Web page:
The Arlington Author Salon takes place quarterly the first week of July, October, January, and April, with some exceptions to circumvent holidays.
Spring Salon: Thursday, April 7th, 2022, 7:30 pm
Spotlight on “Grit: Women Who Go Against the Grain”
Lorena Hernández Leonard is a writer, storyteller, and filmmaker. She’s a Pauline Scheer Fellow at GrubStreet where she’s currently working on a memoir about growing up during the Colombian drug war and migrating to the US. Lorena’s writing has been featured in KHÔRA, she has appeared on WORLD Channel’s television program Stories from the Stage and has performed on Suitcase Stories––a program created by the International Institute of New England featuring immigrant stories. Lorena co-produced the award-winning animated short film “Demi’s Panic.” The film, which has screened at various film festivals around the world, was long-listed for the 94th Oscars.
Kathleen Stone is a writer and a lawyer. Her recently published book, They Called Us Girls: Stories of Female Ambition from Suffrage to Mad Men (Cynren Press), is a collective biography of women who defied expectations by entering male-dominated professions in the 1940s, 50s and 60s. Her book reviews, art reviews and essays have appeared in Ploughshares, Arts Fuse, Los Angeles Review of Books, Timberline Review and The Writer’s Chronicle. She lives in Boston and holds graduate degrees from the Bennington Writing Seminars and Boston University School of Law.
They Called Us Girls: Stories of Female Ambition from Suffrage to Mad Men (Cynren Press, 2022), is a collective biography of seven women who entered male-dominated professions in the 1940s, 50s and 60s, an era when women were expected to stay home, or at least not take “men’s” jobs. Kathleen Stone interviewed the women when they were in their 80s and 90s to discover the source of their ambition and how they nurtured it against the odds.
Randy Susan Meyers is the international bestselling author of six novels, which have been translated in over thirty-six languages; three have been chosen by the Massachusetts Council of the Book (a division of the Library of Congress) as “Must Read Books.” A Brooklyn- Boston mix who believes happiness requires family, friends, books, and an occasional New York bagel, she lives in Boston with her husband, where she teaches writing at the Grub Street Writers’ Center and at Northampton’s Writer in Progress.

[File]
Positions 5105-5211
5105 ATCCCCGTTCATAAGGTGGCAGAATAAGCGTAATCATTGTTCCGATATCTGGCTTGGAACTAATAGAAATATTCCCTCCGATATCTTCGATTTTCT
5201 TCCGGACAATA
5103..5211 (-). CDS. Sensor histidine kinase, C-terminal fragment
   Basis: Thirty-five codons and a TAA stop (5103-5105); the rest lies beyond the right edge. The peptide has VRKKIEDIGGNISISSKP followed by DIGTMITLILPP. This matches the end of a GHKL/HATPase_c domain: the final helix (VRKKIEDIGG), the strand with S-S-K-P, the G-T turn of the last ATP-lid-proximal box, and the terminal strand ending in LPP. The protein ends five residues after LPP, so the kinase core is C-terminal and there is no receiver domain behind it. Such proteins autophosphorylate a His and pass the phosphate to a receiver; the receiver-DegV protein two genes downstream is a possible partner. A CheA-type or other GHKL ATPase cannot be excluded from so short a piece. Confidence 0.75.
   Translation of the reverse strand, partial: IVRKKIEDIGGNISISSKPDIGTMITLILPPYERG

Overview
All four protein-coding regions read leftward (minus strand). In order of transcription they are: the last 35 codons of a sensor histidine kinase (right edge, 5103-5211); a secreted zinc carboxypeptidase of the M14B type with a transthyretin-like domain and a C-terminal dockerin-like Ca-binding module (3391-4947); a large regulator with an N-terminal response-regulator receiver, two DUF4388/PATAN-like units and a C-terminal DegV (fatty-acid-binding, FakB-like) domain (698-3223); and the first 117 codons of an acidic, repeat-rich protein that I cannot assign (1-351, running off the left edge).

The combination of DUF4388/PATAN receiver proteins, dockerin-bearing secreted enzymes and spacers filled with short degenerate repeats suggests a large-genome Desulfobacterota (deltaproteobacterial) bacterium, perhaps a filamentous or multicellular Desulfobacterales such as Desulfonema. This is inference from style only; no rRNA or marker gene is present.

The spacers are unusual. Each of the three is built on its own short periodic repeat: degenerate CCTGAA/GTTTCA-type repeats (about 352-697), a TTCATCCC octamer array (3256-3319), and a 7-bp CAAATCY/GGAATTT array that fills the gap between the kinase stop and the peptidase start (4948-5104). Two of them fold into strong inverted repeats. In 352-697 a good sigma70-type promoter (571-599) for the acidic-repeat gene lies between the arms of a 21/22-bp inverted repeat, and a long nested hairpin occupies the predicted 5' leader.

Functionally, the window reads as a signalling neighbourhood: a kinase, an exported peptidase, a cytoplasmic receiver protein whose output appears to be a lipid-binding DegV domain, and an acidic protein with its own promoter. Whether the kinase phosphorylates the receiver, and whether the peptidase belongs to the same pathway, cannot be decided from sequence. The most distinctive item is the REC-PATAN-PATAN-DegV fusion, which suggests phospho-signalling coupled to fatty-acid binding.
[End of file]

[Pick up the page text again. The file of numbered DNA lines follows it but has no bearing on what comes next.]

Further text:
The Fashion Orphans is a story of half-sisters, Gabrielle Winslow and Lulu Quattro, who are brought together by the death of their controlling, imperious mother – and the closet full of Chanel clothes she leaves them as their sole inheritance. As the estranged, debt-ridden sisters arrive for the reading of their late mother’s will, they are shocked to learn that, instead of their expected fortune they are only left with their mother’s secret walk-in closet jammed with luxury clothes and accessories.
Contemplating the scale of their mother’s self-indulgence, the sisters can’t help but wonder if Lauren Weisberger had it wrong: because it seems, the devil actually wore Chanel, not Prada. But as Gabrielle and Lulu begin to explore their mother’s collection, meet and fall in love with her group of warm, wonderful friends, and find inspiring messages tucked away in her treasures – it seems as though their mother is in fact advising them from beyond – they can’t help but soften their long held prejudices, and find that in learning more about who their mother was and what she truly valued, they can also rediscover themselves and maybe, just maybe, find the capacity to heal their fractured relationship as well.
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